Heart Pump Is Linked to 49 Deaths, the F.D.A. Warns

A troubled heart pump that has now been linked to 49 deaths and dozens of injuries worldwide will be allowed to remain in use, despite the Food and Drug Administration’s decision to issue an alert about the risk that it could puncture a wall of the heart.

The tiny Impella pumps, about the width of a candy cane, are threaded through blood vessels to take over the work of the heart in patients who are undergoing complex procedures or have life-threatening conditions.

The F.D.A. said the manufacturer of the device, Abiomed, should have notified the agency more than two years ago, when the company first posted an update on its website about the perforation risk. Such a notice, the F.D.A. added, would have led to a much broader official agency warning to hospitals and doctors.

The alert is the latest of concerns raised in recent years about the deadly side effects of cardiac devices, especially those that take over the heart’s role in circulating blood. It is the third major F.D.A. action for an Impella device in a year.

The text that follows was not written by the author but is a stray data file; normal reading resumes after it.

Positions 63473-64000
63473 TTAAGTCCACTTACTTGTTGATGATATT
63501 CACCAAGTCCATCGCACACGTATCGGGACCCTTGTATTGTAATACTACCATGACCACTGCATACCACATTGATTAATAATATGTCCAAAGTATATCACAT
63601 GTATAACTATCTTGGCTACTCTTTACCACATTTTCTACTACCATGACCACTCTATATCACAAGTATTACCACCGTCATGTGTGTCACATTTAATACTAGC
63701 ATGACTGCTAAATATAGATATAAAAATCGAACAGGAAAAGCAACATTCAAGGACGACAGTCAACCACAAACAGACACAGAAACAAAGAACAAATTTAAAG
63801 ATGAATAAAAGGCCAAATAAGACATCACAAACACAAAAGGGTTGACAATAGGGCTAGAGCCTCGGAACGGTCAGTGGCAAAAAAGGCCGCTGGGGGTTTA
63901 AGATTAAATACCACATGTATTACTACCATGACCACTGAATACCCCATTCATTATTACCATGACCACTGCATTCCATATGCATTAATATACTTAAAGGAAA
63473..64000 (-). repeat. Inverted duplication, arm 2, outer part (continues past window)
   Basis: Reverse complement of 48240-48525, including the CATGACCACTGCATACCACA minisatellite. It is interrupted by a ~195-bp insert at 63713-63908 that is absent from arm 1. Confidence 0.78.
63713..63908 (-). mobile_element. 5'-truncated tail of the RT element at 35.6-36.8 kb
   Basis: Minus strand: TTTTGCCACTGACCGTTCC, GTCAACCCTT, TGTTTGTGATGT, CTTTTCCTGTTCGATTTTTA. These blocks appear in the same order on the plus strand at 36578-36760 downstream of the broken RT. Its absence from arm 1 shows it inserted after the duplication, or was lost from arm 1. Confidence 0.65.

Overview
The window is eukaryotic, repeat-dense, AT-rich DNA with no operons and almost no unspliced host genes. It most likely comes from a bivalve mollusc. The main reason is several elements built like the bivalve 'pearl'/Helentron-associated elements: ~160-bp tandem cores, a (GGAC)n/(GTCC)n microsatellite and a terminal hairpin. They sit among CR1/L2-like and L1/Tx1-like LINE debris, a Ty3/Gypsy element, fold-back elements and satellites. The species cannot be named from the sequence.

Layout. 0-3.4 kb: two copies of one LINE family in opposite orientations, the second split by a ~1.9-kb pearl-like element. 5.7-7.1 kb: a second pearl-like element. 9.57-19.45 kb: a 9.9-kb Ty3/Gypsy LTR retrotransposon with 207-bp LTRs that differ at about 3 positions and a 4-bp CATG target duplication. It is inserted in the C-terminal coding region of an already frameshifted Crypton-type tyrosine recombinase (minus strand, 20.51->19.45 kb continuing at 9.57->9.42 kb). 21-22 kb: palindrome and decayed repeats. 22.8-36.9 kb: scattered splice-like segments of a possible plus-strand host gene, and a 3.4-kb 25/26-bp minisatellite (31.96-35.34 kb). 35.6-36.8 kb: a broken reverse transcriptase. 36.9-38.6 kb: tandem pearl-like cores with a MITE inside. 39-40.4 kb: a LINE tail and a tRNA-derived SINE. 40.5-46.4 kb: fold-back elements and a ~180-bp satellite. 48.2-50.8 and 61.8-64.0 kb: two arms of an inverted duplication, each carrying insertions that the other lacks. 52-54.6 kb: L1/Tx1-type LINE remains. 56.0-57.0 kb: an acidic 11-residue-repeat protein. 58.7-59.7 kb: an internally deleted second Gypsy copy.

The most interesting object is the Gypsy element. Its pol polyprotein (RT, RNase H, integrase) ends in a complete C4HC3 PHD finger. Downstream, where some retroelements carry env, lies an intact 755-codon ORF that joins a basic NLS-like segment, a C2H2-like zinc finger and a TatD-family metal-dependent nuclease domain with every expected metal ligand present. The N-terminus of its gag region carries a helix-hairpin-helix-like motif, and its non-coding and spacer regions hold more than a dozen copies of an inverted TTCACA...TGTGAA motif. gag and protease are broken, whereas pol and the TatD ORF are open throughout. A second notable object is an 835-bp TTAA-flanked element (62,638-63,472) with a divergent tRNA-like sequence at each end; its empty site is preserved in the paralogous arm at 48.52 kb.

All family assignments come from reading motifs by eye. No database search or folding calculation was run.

A series of studies suggested that the Impella heart devices heighten the risk of death in patients with unstable medical conditions. Meanwhile, the device maker has spent millions of dollars promoting the device and awarding consulting payments to cardiologists and grants to hospitals.

Since Abiomed’s first notice about the Impella’s complications in October 2021, the F.D.A. received 21 additional reports of heart-wall tears linked to patient deaths, according to Audra Harrison, a spokeswoman for the agency.

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